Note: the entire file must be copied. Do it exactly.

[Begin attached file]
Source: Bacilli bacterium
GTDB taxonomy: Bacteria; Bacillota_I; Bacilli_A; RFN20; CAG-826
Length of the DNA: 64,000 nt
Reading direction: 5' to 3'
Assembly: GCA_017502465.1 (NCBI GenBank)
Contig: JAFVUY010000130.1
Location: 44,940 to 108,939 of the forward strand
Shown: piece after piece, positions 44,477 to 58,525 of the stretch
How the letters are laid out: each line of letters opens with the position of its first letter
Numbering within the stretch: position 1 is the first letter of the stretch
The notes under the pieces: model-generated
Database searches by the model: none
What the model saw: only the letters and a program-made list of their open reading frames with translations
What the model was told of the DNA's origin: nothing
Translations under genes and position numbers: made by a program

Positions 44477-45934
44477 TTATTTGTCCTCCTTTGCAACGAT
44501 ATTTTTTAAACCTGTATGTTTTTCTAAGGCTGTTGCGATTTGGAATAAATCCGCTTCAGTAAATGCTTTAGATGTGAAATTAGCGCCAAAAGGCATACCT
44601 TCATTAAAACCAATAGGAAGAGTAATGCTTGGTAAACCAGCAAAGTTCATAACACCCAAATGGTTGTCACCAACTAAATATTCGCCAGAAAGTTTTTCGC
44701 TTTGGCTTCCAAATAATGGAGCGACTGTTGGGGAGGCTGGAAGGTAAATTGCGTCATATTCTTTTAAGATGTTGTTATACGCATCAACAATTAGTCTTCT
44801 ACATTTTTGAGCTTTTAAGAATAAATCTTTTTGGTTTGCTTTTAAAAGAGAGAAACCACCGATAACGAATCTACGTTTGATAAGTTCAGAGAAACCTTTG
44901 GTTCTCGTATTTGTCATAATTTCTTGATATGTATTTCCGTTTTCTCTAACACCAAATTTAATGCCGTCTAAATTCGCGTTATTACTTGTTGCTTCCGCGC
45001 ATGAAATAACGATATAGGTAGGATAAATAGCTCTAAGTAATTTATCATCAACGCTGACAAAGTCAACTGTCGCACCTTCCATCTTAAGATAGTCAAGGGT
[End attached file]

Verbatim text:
Source: Bacilli bacterium
GTDB taxonomy: Bacteria; Bacillota_I; Bacilli_A; RFN20; CAG-826
Length of the DNA: 64,000 nt
Reading direction: 5' to 3'
Assembly: GCA_017502465.1 (NCBI GenBank)
Contig: JAFVUY010000130.1
Location: 44,940 to 108,939 of the forward strand
Shown: piece after piece, positions 44,477 to 58,525 of the stretch
How the letters are laid out: each line of letters opens with the position of its first letter
Numbering within the stretch: position 1 is the first letter of the stretch
The notes under the pieces: model-generated
Database searches by the model: none
What the model saw: only the letters and a program-made list of their open reading frames with translations
What the model was told of the DNA's origin: nothing
Translations under genes and position numbers: made by a program

Positions 44477-45934
44477 TTATTTGTCCTCCTTTGCAACGAT
44501 ATTTTTTAAACCTGTATGTTTTTCTAAGGCTGTTGCGATTTGGAATAAATCCGCTTCAGTAAATGCTTTAGATGTGAAATTAGCGCCAAAAGGCATACCT
44601 TCATTAAAACCAATAGGAAGAGTAATGCTTGGTAAACCAGCAAAGTTCATAACACCCAAATGGTTGTCACCAACTAAATATTCGCCAGAAAGTTTTTCGC
44701 TTTGGCTTCCAAATAATGGAGCGACTGTTGGGGAGGCTGGAAGGTAAATTGCGTCATATTCTTTTAAGATGTTGTTATACGCATCAACAATTAGTCTTCT
44801 ACATTTTTGAGCTTTTAAGAATAAATCTTTTTGGTTTGCTTTTAAAAGAGAGAAACCACCGATAACGAATCTACGTTTGATAAGTTCAGAGAAACCTTTG
44901 GTTCTCGTATTTGTCATAATTTCTTGATATGTATTTCCGTTTTCTCTAACACCAAATTTAATGCCGTCTAAATTCGCGTTATTACTTGTTGCTTCCGCGC
45001 ATGAAATAACGATATAGGTAGGATAAATAGCTCTAAGTAATTTATCATCAACGCTGACAAAGTCAACTGTCGCACCTTCCATCTTAAGATAGTCAAGGGT